Quality early care and education does not take a summer break

There are lots of opportunities for learning through play outdoors in the summer!

Summer is here! I’m sure most programs have several special events and activities planned during these summer months. As a classroom teacher, I remember incorporating some of my favorite activities and field trips during this time. I loved utilizing the outdoors as an extension of my classroom. Children learning through their experiences and building knowledge based on their interactions with nature brought me such joy as an educator. Plus, we were outdoors most of the time. We were enjoying the sunshine while learning new skills, interacting with each other, and building relationships! Summertime is a great opportunity to enhance children’s learning and development—which means high-quality care should not stop. In fact, summer activities provide many hands-on learning opportunities for early childhood programs.

In order to maintain high-quality care and education during the summer months, teachers must continue to focus on best practices. Lesson planning is a major component of best practice. The activities on your lesson plans should be fun and hands-on, but they should also be educational and based on the interests of the children. The activities should be planned according to the developmental levels of your children and challenge them to a higher level of thinking. These activities should promote problem-solving skills both socially and academically. They should help children build upon their previous experiences and comprehension while at the same time encouraging them to create new knowledge. These activities should be intentional.

As you continue to sustain high-quality care and education during the summer months, please remember how important engagement is with the children! The activities you are planning should be built around meaningful interactions with the children. Teachers should see themselves as a valuable teaching tool, not just as a lifeguard or police officer patrolling the playground. Educators should be present and engaging with children to scaffold their learning by making comments and asking open-ended questions. For example, let’s take a closer look at water play. As children engage with water play they are enhancing many cognitive skills involving math and science. When a teacher asks, “I wonder how many cups it will take to fill that bucket?” they are helping that child enhance counting skills and explore measurement.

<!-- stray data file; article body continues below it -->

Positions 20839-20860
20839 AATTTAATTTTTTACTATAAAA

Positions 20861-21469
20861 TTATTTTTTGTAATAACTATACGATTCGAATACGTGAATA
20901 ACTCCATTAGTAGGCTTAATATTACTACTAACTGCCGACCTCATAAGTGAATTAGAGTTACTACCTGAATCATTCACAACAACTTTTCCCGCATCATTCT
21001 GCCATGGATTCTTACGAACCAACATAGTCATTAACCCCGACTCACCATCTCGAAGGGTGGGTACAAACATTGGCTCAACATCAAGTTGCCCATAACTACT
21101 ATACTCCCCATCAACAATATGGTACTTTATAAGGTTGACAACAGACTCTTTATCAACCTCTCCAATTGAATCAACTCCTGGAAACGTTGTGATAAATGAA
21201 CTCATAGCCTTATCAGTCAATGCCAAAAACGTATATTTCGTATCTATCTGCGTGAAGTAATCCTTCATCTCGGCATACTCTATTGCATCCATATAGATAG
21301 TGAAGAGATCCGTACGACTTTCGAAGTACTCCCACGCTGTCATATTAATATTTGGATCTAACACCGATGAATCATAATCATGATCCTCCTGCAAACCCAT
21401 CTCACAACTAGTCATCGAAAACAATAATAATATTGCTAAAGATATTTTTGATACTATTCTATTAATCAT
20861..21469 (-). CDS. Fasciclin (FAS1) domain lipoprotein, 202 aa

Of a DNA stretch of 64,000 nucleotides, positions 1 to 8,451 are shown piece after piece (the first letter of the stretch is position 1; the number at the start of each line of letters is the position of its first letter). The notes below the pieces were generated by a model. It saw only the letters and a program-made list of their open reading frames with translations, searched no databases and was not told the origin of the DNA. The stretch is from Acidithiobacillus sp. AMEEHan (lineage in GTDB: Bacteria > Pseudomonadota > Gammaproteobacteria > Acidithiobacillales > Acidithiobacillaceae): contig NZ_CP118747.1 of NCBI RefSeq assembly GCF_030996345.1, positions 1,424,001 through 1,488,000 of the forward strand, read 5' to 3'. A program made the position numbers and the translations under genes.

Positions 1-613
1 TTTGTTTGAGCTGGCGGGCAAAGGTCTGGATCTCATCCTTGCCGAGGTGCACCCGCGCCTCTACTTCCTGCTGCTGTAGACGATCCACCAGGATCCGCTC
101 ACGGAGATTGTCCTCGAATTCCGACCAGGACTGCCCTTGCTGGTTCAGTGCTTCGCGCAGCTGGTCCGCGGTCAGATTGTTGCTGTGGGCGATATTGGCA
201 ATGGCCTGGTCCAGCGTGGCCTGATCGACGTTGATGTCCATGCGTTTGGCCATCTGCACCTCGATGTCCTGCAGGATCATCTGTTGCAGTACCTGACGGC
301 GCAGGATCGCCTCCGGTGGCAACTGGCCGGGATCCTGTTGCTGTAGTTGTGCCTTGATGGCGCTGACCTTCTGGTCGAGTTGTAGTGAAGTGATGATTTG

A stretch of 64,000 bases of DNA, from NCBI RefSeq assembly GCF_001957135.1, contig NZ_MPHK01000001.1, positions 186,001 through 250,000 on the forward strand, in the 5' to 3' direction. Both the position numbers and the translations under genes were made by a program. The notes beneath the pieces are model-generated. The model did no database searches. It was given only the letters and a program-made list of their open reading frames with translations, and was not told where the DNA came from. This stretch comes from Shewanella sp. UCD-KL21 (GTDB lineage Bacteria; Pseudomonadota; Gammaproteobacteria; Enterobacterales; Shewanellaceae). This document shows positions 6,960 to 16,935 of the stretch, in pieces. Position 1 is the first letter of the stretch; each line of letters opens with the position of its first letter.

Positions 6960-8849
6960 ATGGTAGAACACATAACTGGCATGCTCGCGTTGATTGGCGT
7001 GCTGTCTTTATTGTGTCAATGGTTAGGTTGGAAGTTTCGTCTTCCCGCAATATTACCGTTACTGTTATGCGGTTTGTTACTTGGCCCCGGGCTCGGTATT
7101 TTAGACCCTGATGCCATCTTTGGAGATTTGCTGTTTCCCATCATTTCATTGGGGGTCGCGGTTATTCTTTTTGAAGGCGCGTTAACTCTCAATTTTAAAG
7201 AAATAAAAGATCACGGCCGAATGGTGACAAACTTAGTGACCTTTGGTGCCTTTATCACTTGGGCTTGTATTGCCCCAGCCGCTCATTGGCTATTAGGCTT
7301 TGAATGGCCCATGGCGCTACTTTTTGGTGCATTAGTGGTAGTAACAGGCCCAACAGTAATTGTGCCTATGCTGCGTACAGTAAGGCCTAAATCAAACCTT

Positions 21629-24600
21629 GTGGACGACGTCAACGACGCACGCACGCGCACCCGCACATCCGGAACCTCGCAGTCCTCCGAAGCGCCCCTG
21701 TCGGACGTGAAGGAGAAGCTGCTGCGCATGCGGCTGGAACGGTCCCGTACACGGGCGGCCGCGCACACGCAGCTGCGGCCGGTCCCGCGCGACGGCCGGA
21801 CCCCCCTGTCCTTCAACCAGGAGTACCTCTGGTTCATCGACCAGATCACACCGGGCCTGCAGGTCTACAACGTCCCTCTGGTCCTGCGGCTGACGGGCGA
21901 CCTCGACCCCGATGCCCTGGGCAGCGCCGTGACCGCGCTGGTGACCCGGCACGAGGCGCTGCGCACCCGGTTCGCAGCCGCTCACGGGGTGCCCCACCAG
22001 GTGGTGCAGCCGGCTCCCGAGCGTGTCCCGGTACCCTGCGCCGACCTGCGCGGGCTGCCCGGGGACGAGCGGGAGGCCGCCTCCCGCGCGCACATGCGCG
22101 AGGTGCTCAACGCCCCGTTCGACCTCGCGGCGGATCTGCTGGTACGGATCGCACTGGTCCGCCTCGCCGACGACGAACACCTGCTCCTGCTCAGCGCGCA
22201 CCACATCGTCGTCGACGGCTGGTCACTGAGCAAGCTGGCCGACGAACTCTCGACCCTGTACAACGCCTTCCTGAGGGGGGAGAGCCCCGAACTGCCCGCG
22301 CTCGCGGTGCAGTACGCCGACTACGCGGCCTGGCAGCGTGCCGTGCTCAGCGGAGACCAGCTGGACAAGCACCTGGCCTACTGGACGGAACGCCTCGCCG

High-quality care and education is very important for children—during all seasons! Educators should use the summer months to continue to facilitate and promote learning. Though it is tempting to relax and take a break in the nice weather, the quality of your program or quality of your teaching should not decrease because it’s summertime.

This entry was posted in Best Practice, learning through play and tagged , , on by .

About Tracy Schnirring

I am a professional development specialist at 4C for Children My main role is supporting preschool teachers through classroom coaching to best practice and Step Up To Quality (Ohio’s star-rating system). I am also certified to conduct program/child assessments and facilitate several workshops for 4C. In addition to my role at 4C, I am a daughter, sister, aunt, friend, and mother. The person who brings me the most joy in life is my 7-year-old boy. Outside of work, I enjoy spending time with family and friends, playing sports with my son, and being outdoors.